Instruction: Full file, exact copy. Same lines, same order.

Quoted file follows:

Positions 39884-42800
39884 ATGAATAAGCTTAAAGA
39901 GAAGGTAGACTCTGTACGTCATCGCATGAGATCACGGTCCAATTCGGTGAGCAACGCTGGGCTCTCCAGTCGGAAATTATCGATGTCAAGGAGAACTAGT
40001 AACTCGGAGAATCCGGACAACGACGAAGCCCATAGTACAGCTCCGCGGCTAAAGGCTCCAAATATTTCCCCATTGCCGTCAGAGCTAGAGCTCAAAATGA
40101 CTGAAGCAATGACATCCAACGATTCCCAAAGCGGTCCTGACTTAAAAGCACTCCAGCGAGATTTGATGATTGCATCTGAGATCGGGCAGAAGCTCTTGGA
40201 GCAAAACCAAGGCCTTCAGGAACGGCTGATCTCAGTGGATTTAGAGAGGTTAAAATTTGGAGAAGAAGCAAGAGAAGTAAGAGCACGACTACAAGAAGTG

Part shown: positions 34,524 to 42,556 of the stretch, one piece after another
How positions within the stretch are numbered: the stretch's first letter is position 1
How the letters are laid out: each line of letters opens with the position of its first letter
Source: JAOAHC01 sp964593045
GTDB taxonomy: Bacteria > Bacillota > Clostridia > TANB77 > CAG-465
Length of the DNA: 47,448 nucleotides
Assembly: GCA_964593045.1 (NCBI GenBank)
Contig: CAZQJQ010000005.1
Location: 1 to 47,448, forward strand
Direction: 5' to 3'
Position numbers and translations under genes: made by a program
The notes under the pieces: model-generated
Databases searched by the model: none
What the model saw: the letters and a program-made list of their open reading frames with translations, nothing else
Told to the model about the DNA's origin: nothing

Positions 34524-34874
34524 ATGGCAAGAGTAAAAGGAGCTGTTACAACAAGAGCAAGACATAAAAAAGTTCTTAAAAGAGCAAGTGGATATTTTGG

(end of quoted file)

Positions 39884-42800
39884 ATGAATAAGCTTAAAGA
39901 GAAGGTAGACTCTGTACGTCATCGCATGAGATCACGGTCCAATTCGGTGAGCAACGCTGGGCTCTCCAGTCGGAAATTATCGATGTCAAGGAGAACTAGT
40001 AACTCGGAGAATCCGGACAACGACGAAGCCCATAGTACAGCTCCGCGGCTAAAGGCTCCAAATATTTCCCCATTGCCGTCAGAGCTAGAGCTCAAAATGA
40101 CTGAAGCAATGACATCCAACGATTCCCAAAGCGGTCCTGACTTAAAAGCACTCCAGCGAGATTTGATGATTGCATCTGAGATCGGGCAGAAGCTCTTGGA
40201 GCAAAACCAAGGCCTTCAGGAACGGCTGATCTCAGTGGATTTAGAGAGGTTAAAATTTGGAGAAGAAGCAAGAGAAGTAAGAGCACGACTACAAGAAGTG

Part shown: positions 34,524 to 42,556 of the stretch, one piece after another
How positions within the stretch are numbered: the stretch's first letter is position 1
How the letters are laid out: each line of letters opens with the position of its first letter
Source: JAOAHC01 sp964593045
GTDB taxonomy: Bacteria > Bacillota > Clostridia > TANB77 > CAG-465
Length of the DNA: 47,448 nucleotides
Assembly: GCA_964593045.1 (NCBI GenBank)
Contig: CAZQJQ010000005.1
Location: 1 to 47,448, forward strand
Direction: 5' to 3'
Position numbers and translations under genes: made by a program
The notes under the pieces: model-generated
Databases searched by the model: none
What the model saw: the letters and a program-made list of their open reading frames with translations, nothing else
Told to the model about the DNA's origin: nothing

Positions 34524-34874
34524 ATGGCAAGAGTAAAAGGAGCTGTTACAACAAGAGCAAGACATAAAAAAGTTCTTAAAAGAGCAAGTGGATATTTTGG